Current Courses Teaching Philosophy CV


Wynn W. Gadkar-Wilcox

Associate Professor and Interim Chair

Department of History and Non-Western Cultures

Western Connecticut State University

Warner Hall 221

181 White Street

Danbury, CT 06810

Office Phone: (203) 837-8565 Fax: (203) 837-8905 email: wilcoxw@wcsu.edu

 

 


Course Schedule for Fall 2013:

NWC 110  Vietnamese Culture

HIS 450     Historiography

 

Office Hours for Fall 2013:

 Mondays and Wednesdays,12:00-1:00 and 4:30-5:30

Fridays, 10:30-11:30

(I also hold irregular office hours--meaning that I'm frequently but not always here--on Tuesday afternoons, usually between 4:30 and 6:30).

 

Education:

BA with high honors and highest distinction in general scholarship, UC Berkeley, 1997

MA, Southeast Asian History, Cornell, 2000

PhD, Southeast Asian History, Cornell, 2002.

 

Teaching Interests:

History and Culture of Mainland Southeast Asia, especially Vietnam

Chinese History

Historiography and Intellectual History

 

Research Interests:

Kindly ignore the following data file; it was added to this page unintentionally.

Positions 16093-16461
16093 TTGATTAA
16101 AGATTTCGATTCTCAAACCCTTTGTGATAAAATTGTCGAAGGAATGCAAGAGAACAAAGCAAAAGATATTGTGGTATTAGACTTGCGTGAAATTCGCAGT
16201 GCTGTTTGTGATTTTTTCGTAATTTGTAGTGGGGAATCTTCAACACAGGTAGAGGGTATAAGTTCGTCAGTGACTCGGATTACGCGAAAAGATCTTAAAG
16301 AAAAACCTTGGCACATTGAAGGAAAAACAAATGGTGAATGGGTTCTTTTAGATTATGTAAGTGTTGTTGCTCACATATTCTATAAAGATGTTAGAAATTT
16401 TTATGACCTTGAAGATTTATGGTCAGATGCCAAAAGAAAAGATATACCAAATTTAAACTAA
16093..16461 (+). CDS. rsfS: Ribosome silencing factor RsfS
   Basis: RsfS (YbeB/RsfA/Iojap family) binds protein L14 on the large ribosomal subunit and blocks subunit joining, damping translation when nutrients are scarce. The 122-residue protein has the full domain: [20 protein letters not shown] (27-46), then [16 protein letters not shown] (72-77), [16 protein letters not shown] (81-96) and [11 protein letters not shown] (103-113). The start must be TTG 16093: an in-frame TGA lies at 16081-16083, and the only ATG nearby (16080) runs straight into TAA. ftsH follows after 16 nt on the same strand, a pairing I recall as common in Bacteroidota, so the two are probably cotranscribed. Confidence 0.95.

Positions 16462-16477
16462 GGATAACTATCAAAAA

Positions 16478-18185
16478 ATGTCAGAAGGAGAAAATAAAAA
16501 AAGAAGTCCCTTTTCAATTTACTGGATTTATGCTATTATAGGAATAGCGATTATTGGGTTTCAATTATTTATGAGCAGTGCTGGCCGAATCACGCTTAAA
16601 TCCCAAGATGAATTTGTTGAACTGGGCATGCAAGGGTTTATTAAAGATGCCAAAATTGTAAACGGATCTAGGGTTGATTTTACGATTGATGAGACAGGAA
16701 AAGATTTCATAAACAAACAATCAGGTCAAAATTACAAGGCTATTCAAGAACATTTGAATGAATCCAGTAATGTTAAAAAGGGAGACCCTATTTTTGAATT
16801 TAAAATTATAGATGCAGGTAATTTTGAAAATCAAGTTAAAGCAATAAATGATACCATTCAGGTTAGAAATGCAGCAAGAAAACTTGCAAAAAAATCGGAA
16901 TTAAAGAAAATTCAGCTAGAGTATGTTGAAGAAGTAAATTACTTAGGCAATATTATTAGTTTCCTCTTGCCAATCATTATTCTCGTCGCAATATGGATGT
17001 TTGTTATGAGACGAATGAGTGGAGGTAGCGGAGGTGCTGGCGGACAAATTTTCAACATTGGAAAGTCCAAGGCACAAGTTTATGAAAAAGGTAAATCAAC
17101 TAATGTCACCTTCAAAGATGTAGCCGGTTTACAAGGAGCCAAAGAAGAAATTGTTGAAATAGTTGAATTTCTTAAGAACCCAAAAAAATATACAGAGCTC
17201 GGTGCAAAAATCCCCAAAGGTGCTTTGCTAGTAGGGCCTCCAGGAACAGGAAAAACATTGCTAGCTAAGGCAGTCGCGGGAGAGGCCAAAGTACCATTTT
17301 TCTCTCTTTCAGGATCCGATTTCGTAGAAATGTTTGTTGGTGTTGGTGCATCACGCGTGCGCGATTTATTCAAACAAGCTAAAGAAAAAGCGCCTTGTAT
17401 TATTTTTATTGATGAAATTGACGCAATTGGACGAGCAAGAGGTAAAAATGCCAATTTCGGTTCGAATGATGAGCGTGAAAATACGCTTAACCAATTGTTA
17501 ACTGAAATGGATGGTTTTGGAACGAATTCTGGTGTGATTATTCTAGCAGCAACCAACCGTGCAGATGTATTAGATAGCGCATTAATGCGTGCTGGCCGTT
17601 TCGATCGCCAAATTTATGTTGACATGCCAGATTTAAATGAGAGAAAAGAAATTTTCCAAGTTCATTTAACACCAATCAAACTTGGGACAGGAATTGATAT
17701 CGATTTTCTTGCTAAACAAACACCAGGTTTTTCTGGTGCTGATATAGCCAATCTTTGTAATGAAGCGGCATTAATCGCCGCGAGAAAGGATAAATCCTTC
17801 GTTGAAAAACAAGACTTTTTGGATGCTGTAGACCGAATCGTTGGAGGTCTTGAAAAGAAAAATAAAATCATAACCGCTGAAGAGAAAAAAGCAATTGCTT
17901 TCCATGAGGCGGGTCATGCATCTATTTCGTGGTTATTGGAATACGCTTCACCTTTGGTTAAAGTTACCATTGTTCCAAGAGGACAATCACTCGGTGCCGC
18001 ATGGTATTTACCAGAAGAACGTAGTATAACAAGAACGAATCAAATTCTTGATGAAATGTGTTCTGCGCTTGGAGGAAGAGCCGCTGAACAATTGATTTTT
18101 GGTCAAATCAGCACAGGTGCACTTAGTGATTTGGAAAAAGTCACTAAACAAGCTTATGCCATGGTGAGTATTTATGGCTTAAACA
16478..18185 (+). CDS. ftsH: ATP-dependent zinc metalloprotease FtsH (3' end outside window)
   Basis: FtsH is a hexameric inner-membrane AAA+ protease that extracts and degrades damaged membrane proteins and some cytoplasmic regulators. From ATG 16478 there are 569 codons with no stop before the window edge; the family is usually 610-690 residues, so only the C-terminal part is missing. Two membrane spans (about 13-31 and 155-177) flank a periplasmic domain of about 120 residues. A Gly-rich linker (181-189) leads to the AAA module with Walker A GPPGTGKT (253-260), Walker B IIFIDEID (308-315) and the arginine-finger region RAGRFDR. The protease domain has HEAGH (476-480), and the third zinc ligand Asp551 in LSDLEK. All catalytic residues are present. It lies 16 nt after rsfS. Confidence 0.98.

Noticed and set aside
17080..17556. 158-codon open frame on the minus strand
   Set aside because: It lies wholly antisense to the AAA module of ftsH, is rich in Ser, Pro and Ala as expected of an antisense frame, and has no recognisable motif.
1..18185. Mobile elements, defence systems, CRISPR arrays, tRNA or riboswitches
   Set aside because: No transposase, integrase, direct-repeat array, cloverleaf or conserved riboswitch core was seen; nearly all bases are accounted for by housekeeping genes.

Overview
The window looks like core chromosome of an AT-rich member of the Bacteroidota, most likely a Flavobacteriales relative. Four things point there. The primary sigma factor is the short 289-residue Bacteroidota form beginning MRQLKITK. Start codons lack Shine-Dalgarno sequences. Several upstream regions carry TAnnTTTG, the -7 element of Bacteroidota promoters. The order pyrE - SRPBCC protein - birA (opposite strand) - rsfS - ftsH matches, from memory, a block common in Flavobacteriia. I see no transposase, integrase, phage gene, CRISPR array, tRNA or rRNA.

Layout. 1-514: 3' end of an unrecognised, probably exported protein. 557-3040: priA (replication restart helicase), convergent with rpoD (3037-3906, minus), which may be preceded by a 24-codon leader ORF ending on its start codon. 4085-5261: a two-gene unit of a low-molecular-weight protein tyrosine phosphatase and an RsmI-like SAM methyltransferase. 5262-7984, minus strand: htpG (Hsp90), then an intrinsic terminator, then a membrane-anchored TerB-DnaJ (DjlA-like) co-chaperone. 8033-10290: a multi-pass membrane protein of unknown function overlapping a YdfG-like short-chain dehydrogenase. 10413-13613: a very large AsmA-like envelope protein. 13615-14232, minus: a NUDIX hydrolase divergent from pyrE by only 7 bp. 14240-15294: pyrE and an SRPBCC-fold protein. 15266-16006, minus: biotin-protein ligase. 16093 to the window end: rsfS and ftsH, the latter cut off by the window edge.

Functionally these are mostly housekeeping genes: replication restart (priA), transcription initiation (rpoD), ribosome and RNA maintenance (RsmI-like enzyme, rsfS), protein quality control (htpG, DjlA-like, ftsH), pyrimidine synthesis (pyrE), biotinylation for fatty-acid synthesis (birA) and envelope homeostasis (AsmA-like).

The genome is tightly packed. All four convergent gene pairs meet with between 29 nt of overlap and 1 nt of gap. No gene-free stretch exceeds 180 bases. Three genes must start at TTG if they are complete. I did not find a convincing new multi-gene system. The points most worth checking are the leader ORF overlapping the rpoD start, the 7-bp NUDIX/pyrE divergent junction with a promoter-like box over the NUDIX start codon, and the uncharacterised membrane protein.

I'm interested in Southeast Asian, especially Vietnamese, historiography and intellectual history.  I am particularly interested in how history is used as a tool to reaffirm political or social ideologies.  My recent book, Allegories of the Vietnamese Past (Yale Southeast Asia Studies, 2011), examines how contemporary historians have used eighteenth and nineteenth century events in Vietnamese history as justifications for their twentieth century ideologies.

 

I am beginning research on the 1862, 1868 and 1877 palace examinations held by the Nguyễn dynasty as a source of information about intellectual divisions in Vietnam in the nineteenth century, particularly in regard to how to respond to French aggression.

 

Selected Recent Publications:

 

Allegories of the Vietnamese Past: Unification and the Production of a modern historical identity.  New Haven, CT: Yale SEAS, 2011.

 

Editor, Vietnam and the West: New Perspectives.  Ithaca, NY: Cornell Southeast Asia Program Publications, 2010.

 

"An Ambiguous Relationship: Impressions of the United States in Vietnamese Historical Scholarship, 1986–2009," World History Connected 7:3 (October 2010).

 

“Women, Westernization, and the Origins of Modern Vietnamese Theatre,” Journal of Southeast Asian Studies 37:2 (June 2006), 205-224.

 

 “Transnationalism and Multiethnicity in the Early Gia Long Era,” in Nhung Tuyet Tran and Anthony Reid, Vietnam: Borderless Histories.  (Madison: University of Wisconsin Press, 2006), 194-218.

 

“Women and Mythology in Vietnamese History,” positions: east asia cultures critique 13:2 (Fall 2005), 411-439.

 

 

 

Main page last updated July 19, 2013